Hazel: Including dentists, they have no idea that in a healthy mouth, you can have between a thousand, a hundred thousand bacteria on a tooth. In an unhealthy mouth, you can have between 1 million and 1 billion. An unhealthy mouth can have as many bacteria in the mouth as there are people on this planet. We wonder how is this leading to heart disease, strokes, lung infections, cognitive issues, adverse pregnancy outcomes, increased cancers, prostate problems, impotence. We have to realize that the mouth is the gateway to the body. You're right, a lot of dentists practicing in this isolated way doing more drill and fill dentistry versus truly treating their patients in a comprehensive way is one affecting how we're being perceived in the medical profession. We're being perceived as just dentists not really doctors. When we try to communicate with the endocrinologists or the orthopedic surgeon, or the OB-GYN, they're looking at us like, "this is just about teeth, right?" But it is not just about teeth. It's about over-all health. We have to get on board as a community and take a stand [crosstalk 00:10:33]
Howard: It isn't actually how the human mind compartmentalizes the body and they have, over time, realizing the mouth is connected to arm, or the foot, or the liver, the kidney or it's just-
Hazel: Yeah, but we can't have a hard time. As dentists, we have to understand. The entire population outside of us might not get it but it is our responsibility to educate them because that's how it's going to be different. It's going to make a difference like with fluoride.
Howard: Dentists can increase their hygiene recall because it's, no doubt, there's more women... over 65% of the people that come in for their routine cleanings are female versus male. It's always been a 2:1 ratio because women are just more into beauty and aesthetics and looking good. When I want to look good, I just turn out the lights to enhance my appearance. That's the only thing I do.
When you just tell wife, you go home and tell your husband you're never kissing him again until he gets in here because you can't fight brushing and flossing and coming in here every 3 months while your husband piglet hasn't been in in 10 years and one kiss could give you a billion and more virulent bacteria.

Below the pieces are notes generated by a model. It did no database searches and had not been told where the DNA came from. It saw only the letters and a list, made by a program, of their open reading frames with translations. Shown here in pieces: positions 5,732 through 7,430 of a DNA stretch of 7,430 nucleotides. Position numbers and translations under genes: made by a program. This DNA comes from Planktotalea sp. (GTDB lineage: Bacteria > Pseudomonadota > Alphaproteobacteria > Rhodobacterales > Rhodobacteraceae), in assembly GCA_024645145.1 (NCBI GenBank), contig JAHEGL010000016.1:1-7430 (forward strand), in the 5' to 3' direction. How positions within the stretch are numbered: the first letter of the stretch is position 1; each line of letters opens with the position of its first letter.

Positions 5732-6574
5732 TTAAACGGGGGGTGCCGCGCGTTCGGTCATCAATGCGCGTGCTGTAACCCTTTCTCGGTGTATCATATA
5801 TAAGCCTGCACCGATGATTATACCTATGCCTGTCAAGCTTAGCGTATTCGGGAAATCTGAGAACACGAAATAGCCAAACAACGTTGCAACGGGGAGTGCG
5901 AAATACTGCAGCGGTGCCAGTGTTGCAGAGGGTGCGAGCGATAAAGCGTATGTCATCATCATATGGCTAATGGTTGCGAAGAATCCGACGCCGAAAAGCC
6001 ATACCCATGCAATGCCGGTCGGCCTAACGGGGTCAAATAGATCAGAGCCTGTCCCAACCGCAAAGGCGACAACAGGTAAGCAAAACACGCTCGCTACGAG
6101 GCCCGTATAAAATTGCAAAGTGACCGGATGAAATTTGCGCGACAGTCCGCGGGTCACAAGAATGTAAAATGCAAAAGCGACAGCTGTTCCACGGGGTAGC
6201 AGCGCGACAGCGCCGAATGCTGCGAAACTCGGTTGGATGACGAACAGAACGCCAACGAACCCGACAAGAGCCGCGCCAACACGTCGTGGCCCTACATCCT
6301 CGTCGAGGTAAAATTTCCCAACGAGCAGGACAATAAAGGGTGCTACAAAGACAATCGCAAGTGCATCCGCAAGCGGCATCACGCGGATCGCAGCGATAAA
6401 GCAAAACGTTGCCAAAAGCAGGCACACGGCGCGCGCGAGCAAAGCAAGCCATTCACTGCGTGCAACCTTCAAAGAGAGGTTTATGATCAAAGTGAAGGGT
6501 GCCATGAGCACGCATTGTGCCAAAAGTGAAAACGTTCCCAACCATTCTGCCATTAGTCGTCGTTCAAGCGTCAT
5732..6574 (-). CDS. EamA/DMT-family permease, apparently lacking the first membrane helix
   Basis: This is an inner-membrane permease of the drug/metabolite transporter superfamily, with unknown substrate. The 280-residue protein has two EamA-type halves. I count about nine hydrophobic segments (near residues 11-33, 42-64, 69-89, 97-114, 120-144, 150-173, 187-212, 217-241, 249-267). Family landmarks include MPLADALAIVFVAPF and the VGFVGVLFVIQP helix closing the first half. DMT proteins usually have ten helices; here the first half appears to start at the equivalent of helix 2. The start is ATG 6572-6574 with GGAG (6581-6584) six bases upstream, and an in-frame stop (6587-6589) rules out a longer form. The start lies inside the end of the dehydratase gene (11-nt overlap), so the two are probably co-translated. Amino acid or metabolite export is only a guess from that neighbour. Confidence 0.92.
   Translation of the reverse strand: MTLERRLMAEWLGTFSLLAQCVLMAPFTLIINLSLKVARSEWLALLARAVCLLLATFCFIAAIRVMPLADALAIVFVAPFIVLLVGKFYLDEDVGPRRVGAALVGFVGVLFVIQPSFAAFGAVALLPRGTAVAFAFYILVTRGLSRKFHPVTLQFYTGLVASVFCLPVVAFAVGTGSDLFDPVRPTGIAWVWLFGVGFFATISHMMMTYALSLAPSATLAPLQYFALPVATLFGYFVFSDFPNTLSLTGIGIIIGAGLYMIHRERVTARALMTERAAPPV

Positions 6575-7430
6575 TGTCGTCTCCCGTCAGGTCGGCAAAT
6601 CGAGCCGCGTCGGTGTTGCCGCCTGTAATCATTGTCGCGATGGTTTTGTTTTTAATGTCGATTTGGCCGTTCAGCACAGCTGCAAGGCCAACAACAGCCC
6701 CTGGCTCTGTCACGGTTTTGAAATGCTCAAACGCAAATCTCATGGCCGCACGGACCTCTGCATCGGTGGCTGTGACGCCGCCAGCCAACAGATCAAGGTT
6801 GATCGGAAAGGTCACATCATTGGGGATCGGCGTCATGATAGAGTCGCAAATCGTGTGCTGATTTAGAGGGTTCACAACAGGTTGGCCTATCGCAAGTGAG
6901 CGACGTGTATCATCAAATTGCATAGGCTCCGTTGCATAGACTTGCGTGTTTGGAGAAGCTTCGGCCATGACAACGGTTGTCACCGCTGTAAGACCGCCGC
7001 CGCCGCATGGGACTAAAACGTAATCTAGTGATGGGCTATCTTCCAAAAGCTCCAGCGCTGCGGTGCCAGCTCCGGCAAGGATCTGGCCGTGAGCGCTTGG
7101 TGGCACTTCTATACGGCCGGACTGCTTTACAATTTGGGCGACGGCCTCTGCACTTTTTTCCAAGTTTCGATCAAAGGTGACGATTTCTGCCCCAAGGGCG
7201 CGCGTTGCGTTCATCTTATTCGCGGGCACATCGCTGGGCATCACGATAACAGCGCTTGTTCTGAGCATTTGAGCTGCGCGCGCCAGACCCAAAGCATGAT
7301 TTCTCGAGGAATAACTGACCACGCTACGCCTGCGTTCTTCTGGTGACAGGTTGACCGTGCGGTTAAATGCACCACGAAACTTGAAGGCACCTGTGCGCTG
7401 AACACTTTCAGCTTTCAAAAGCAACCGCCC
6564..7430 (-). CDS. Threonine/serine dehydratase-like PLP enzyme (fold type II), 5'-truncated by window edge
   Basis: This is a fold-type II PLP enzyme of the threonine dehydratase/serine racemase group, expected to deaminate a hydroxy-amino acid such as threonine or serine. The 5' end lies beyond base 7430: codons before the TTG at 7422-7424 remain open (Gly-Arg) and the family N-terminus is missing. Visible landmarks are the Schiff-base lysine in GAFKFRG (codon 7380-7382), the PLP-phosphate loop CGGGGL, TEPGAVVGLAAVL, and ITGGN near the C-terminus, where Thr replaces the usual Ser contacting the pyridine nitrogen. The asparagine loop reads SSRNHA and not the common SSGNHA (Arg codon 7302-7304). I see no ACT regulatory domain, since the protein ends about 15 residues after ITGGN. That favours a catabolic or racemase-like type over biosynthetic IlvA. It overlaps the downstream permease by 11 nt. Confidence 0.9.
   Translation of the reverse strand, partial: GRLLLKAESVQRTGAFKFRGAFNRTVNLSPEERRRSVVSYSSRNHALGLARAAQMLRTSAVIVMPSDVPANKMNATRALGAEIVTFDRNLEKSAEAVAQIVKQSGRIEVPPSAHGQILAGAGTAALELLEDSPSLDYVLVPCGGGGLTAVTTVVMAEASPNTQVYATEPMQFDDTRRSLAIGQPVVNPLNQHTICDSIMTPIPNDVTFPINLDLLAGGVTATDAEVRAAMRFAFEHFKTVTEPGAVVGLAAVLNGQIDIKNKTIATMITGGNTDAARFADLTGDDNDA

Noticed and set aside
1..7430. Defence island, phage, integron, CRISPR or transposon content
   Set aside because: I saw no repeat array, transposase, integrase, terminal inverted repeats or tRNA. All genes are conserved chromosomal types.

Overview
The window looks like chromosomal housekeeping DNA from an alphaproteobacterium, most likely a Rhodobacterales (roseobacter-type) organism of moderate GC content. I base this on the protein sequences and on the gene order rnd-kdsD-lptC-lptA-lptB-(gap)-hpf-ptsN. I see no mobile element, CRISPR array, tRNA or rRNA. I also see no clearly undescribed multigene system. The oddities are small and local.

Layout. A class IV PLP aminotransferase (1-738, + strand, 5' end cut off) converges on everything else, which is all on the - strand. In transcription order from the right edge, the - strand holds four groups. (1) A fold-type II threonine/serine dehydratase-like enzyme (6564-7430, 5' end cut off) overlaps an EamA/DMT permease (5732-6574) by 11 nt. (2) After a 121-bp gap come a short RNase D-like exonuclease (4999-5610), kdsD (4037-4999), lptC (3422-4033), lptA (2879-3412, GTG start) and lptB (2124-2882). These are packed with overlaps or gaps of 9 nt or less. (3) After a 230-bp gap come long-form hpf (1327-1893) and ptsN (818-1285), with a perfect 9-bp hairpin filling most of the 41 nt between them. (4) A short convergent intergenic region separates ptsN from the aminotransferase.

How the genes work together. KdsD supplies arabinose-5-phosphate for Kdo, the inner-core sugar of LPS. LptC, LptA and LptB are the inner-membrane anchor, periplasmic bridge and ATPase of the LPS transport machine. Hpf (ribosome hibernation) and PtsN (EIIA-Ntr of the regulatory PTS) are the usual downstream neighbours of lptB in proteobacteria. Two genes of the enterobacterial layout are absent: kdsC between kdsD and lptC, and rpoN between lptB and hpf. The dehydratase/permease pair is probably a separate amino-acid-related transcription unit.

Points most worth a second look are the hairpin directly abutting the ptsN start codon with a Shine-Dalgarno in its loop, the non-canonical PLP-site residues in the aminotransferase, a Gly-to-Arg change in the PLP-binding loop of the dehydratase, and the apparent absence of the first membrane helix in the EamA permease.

Hazel: Right. My tagline "What is your dental status? Why come every 3 months? Why come every 6 months if your husband is re-infecting you? What about what you're sharing with your children? How often are you sharing a glass or utensils with them?" Unless we educate them and come out with a bang and really let them see that this is not just about a collection of teeth, and get the to understand. I remember my first patient who passed away in my practice.
He came to the practice about 17 years ago. He had just had a battery of test run. He was in good health according to most pf the medical profession but I diagnosed him with advanced gum disease. He said, "All I want is a basic cleaning. A basic cleaning, that's it." Because I didn't want to, I just started my practice, I didn't want to lose a family of four. I allowed him to stay on the practice, we continued to educate him, we made the links even then. I was making links between your oral health and your over-all health. Finally, because [inaudible 00:13:17] wasn't in place after a year, I went to his wife to convince him to have the periodontal surgery because that's where he was at that point. He had a massive heart attack before we could ever get the surgery done.
A lot of us in the dental profession, I assume that we know once they do autopsies on a lot of these patients and they evaluate the clot, it's 70% bacteria and about 40% of that comes from the mouth. What we do is very serious and so as a profession, we need to own that. We need to accept that we are on the frontlines of a dental health care crisis.
Howard: What are you doing with Teach Me Dental? How does that actually work? How could people that are listening to your podcast today? There's thousands of dentists around the United States, what are you exactly doing and how can they help?
Hazel: Initially, what we decided to do was just start educating the public on TV, radio, publications, social media. We're on Twitter, we're on Facebook, we need more dentists joining the conversation. I have a lot of dentists following me.